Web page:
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Dining With The Ambassador #2

Tea Time with Madame Askew

Recipes for Winter 2023

   Posted: December 15, 2023

It's the Winter Holiday Season and that is a good reason to enjoy some dishes which, while perfectly delicious any time of year, seem to be served even more during the holidays.

The chefs here at the Embassy wanted to share these recipes, and hope they make your winter a bit more flavorful.

Yorkshire pudding

Lentil Soup
Chestnut Soup

Duck with Orange Sauce
Salmon Genevese

Black Pudding
Plum (Christmas) Pudding

Embassy breakfasts will almost always be served with tea or coffee, and fruit juice, along with toast and spreads, rounded out with a bit of fruit and cheese. Seriously, how can any breakfast not include cheese?

One tasty way to offset the chill of a winter morning is with the light, irregularly shaped popovers that are Yorkshire Pudding. Our recipe was published in 1890 but there are written recipes 150 years earlier, and it's likely that it was made long before then, too.

Yorkshire Puddings always feel like a special treat at the Embassy, even though is simple and easy to make. Visiting dignitaries enjoy them daily, and so should you.

Yorkshire Pudding, Compendium of Cookery, 1890, P65

Originally, these would be made in a pan greased with drippings from roast beef, and perhaps dripped with more while baking in the oven. More modern steampunk kitchens may opt for butter or a non-stick spray of choice. A few tips have emerged after being baked for a few hundred years by thousands of home bakers:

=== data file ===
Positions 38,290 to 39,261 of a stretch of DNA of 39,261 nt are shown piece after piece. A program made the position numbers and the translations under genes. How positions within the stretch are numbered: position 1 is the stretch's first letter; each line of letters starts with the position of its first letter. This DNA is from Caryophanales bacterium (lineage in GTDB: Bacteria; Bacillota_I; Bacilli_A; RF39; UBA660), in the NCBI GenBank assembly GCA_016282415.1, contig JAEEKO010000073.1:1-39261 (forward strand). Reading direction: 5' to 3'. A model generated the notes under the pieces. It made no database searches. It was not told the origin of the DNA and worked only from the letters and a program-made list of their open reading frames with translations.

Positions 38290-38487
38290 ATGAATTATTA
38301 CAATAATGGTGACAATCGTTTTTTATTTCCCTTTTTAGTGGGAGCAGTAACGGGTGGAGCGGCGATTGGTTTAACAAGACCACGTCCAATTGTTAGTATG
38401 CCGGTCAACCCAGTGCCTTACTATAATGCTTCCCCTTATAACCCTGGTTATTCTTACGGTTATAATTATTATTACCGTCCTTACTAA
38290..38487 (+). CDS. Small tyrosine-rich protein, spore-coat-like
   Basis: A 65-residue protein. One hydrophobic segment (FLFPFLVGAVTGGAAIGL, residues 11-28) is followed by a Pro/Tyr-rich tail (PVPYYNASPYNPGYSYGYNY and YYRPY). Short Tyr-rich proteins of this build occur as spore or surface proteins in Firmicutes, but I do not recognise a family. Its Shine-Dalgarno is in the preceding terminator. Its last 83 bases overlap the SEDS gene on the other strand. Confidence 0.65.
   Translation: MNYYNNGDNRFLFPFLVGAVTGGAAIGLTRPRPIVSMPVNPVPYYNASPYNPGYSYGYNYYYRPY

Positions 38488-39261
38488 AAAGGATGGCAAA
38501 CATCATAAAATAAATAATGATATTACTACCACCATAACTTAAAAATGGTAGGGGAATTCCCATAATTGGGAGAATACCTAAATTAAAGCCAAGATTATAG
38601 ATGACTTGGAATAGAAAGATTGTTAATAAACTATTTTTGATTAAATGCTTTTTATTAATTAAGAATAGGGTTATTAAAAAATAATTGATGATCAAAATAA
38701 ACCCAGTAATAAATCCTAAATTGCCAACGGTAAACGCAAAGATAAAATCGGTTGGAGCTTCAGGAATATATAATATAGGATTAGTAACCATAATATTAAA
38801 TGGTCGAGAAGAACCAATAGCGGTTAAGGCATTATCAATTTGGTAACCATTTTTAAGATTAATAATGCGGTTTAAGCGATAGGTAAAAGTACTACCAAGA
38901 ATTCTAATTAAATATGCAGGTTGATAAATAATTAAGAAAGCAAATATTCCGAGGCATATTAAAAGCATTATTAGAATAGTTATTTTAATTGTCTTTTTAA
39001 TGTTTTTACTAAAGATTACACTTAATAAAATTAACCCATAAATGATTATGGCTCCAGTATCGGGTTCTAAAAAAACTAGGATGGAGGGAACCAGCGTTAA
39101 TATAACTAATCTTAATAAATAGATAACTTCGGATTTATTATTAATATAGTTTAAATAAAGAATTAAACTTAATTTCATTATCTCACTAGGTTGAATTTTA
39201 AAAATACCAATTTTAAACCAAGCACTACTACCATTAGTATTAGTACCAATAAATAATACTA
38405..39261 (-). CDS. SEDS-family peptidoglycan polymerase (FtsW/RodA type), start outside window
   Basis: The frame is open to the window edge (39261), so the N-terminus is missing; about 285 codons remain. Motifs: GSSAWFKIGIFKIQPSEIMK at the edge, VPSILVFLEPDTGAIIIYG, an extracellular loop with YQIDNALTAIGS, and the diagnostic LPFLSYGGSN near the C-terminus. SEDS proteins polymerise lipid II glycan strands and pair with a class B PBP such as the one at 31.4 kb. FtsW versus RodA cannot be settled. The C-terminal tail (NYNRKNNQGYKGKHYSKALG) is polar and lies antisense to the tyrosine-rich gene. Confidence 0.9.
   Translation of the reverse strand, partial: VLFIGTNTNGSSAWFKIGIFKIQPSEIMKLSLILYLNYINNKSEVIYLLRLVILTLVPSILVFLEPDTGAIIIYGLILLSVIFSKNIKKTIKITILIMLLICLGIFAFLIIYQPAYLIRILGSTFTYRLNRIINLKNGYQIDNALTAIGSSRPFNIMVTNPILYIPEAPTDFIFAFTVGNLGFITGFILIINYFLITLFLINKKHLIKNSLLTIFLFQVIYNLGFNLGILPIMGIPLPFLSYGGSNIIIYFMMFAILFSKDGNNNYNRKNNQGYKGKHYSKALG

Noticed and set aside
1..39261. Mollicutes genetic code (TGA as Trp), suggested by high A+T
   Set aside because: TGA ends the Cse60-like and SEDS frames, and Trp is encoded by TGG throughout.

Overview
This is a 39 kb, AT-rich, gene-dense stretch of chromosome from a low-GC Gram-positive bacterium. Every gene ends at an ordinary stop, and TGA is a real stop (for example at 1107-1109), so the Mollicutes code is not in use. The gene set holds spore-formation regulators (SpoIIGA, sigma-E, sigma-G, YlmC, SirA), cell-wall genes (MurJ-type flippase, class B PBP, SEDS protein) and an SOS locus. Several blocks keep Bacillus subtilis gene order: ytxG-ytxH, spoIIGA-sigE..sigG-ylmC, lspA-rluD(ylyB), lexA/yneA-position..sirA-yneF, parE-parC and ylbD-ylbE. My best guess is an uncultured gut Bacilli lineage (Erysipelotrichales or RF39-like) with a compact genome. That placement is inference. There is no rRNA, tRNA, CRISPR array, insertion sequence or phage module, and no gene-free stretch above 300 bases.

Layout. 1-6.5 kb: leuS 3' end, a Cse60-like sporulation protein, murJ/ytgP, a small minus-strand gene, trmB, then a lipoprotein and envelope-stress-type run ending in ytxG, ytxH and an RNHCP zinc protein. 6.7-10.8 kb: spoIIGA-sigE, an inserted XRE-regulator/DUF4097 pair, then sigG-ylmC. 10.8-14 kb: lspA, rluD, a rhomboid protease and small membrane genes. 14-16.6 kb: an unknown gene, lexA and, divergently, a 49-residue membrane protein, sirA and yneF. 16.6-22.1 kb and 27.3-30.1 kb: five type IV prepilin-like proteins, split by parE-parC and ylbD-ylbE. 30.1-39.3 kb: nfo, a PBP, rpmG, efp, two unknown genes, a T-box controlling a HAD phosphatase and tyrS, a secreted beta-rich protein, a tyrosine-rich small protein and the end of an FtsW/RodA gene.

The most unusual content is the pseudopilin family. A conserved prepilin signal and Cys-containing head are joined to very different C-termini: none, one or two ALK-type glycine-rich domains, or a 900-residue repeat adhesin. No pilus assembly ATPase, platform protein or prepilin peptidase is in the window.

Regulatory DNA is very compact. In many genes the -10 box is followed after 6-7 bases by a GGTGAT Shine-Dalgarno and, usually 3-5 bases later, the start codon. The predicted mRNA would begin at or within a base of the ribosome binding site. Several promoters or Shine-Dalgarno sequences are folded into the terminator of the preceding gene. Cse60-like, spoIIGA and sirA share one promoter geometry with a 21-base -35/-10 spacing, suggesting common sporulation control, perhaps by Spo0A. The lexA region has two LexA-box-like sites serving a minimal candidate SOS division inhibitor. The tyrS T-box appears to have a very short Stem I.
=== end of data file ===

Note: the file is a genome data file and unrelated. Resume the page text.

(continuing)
1. Pre-heating the muffin pan may encourage the dough to rise a bit higher. We've never noticed any difference in flavor, but if bigger is better in your home, starting with a warm to hot pan won't hurt.
2. Resting the dough, especially overnight, seems to contribute significantly to a higher lighter rise.
3. Beat the egg whites to a foam, but don't over beat them.

Bake these at 450 F (230 C) for 10-15 minutes. Know the uniqueness of your oven and adjust timing as needed.

Another light and fluffy way to start a winter morning is with a souffle. Souffle's seem to gained a reputation as difficult and temperamental to make, but Embassy chefs disagree. The ingredients as as simple as the Yorkshire Pudding, and it's all about whipping the egg whites to a stiff froth. Modern versions will add some Cream of Tartar to the egg whites to help strengthen the foam.

The rising and height of a souffle is entirely dependent on heat and steam. It is recommended to serve the souffle right from the oven to be most visually impressive. As the oven's fire and your guests' accolades cool down, don't be alarmed as this puffy treat begins to deflate somewhat.

Souffle, How to Cook Eggs and Omelets in 300 Different Ways, 1900, p54

Cheese a standard staple, almost a prerequisite, at the Embassy, but other modern recipes suggest a range of other additional ingredients – vegetables, seafood, hot sauces, etc.

Lunches at the Embassy tend to be lighter affairs, a respite from everyone running around being “busy”. Depending on time of the year and temperature, service will include either iced tea or warm cider, a salad of seasonal or greenhouse greens, occasionally a side roll, finishing with a smaller sweet dessert.